Lawsuit challenges Arizona's ban on gay marriage
July 16 2003 12:00 AM ET
Two Phoenix men have gone to court to get a marriage license despite Arizona laws banning gay marriage. Harold Donald Standhardt, 34, and Tod Alan Keltner, 37, filed a special-action lawsuit in the Arizona court of appeals against the state and the clerk of Maricopa County superior court. The lawsuit asks that the court of appeals overturn two state laws that limit marriages to those between a man and a woman and also order the court clerk to grant them a marriage license. Standhardt and Keltner were denied a marriage license when they applied for one, according to the lawsuit. Standhardt and Keltner "have been in [a] committed relationship for over six years and have lived together and resided in Maricopa County for over five years," their lawsuit states. "They, like their heterosexual counterparts, wish to marry." The lawsuit claims the ban on gay marriages, enacted in 1996, violates various state and federal constitutional protections, including the Arizona constitution's right to privacy. "We have the same basic rights as any other couple," said Standhardt, the coowner of a travel agency with Keltner.
The lawsuit, filed on July 7, was publicized Monday by the Center for Arizona Policy, a Scottsdale-based group that lobbies on behalf of social conservatives. Center president Len Munsil, who said he drafted the 1996 law enacted by the legislature to ban gay marriages, said the group would attempt to intervene in the case to defend the ban. "Marriage is not an institution created by American law. It has multiple thousands of years of being a relationship between a man and a woman," Munsil said. "We're looking at discarding that in one generation."
The lawsuit cited several court rulings at the federal and state level, including a June 26 ruling in which the U.S. Supreme Court decided that a Texas law banning gay sex was an unconstitutional violation of privacy. Arizona repealed its own ban on sodomy in 2001. The lawsuit also cited a 2002 decision by the Arizona supreme court, in a case involving state funding for abortions for low-income women, that the state could not enact laws that grant any citizen privileges while denying them to others. "Here, the only interest which could be advanced [in defense of the laws] is some moral notion that marriage belongs only to couples of the opposite sex," the lawsuit states.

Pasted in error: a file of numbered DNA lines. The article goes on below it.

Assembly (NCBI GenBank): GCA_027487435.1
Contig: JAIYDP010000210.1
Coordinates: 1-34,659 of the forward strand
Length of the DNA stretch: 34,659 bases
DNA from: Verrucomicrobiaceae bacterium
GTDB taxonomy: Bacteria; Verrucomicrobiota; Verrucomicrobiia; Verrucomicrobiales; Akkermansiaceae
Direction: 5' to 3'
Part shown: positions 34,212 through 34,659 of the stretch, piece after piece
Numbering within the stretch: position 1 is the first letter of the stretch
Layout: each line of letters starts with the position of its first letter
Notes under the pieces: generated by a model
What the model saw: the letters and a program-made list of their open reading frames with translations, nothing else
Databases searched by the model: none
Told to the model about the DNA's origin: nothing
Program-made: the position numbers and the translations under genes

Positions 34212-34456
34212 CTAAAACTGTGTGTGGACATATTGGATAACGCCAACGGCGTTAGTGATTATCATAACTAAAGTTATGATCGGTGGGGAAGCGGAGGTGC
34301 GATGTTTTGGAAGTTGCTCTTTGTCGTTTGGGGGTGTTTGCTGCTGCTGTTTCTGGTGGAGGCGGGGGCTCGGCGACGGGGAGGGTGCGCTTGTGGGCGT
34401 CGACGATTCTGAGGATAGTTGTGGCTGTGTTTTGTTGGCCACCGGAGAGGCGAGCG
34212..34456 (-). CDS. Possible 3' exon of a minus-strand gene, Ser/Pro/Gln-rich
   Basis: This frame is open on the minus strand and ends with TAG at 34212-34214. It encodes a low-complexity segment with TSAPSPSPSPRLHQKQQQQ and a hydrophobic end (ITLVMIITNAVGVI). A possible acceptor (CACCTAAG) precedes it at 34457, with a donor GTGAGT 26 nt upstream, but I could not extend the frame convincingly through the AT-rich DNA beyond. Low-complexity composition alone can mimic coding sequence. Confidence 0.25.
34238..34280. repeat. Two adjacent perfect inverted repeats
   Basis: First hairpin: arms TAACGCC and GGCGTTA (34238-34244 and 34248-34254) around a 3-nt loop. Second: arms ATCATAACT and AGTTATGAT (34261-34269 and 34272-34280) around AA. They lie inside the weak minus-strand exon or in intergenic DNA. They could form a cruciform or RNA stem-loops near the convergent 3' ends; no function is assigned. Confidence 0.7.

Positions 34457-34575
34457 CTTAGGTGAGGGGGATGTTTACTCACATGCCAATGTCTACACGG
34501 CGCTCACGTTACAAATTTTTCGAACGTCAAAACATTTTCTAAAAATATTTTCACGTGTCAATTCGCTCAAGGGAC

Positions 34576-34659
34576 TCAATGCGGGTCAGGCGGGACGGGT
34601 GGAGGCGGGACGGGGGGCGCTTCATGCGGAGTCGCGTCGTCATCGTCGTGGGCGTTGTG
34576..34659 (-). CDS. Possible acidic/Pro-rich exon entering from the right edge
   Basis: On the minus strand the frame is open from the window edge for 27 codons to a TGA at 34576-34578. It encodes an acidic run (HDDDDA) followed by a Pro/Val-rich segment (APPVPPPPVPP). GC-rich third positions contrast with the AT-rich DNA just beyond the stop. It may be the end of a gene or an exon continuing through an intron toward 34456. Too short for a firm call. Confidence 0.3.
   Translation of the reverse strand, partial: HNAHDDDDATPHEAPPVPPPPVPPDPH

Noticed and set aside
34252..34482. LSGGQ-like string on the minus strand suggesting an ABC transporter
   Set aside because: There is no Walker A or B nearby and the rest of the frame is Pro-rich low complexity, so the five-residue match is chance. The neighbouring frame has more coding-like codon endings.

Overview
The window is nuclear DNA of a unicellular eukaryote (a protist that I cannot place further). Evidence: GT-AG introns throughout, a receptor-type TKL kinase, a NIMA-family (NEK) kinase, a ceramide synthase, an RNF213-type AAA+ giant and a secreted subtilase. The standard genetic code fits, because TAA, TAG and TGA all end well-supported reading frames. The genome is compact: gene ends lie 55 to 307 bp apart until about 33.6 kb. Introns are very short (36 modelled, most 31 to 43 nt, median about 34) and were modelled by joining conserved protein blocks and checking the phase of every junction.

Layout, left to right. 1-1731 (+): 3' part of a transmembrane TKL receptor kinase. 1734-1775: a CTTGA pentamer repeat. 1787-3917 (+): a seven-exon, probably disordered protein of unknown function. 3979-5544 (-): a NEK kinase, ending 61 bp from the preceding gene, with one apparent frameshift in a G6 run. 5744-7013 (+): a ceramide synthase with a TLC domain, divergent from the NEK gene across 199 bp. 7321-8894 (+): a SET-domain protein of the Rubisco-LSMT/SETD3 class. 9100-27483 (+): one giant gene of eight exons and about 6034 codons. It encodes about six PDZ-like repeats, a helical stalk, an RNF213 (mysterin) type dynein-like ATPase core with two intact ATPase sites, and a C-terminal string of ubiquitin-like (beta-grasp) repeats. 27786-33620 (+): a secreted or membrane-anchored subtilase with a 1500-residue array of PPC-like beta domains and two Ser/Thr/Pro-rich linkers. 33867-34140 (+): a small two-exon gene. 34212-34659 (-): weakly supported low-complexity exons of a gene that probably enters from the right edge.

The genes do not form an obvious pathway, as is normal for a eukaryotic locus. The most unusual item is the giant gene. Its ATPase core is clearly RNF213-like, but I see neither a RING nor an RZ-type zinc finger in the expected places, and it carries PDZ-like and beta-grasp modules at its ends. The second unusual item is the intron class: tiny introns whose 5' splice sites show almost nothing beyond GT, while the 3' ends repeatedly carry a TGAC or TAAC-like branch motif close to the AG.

The Arizona challenge comes as the nation awaits a gay marriage ruling in a case filed by seven same-sex couples in Massachusetts who were denied marriage licenses and appealed their case to the state's highest court. Many individuals and organizations on both sides of the issue have predicted a pro-gay-marriage decision in that case. Another gay marriage challenge is currently working its way through the New Jersey courts. The Arizona suit also comes as the debate around gay marriage heats up, both in light of the Supreme Court's sodomy ruling and in anticipation of next year's presidential campaign, during which the candidates are expected to be pressed to take a stand on the issue.
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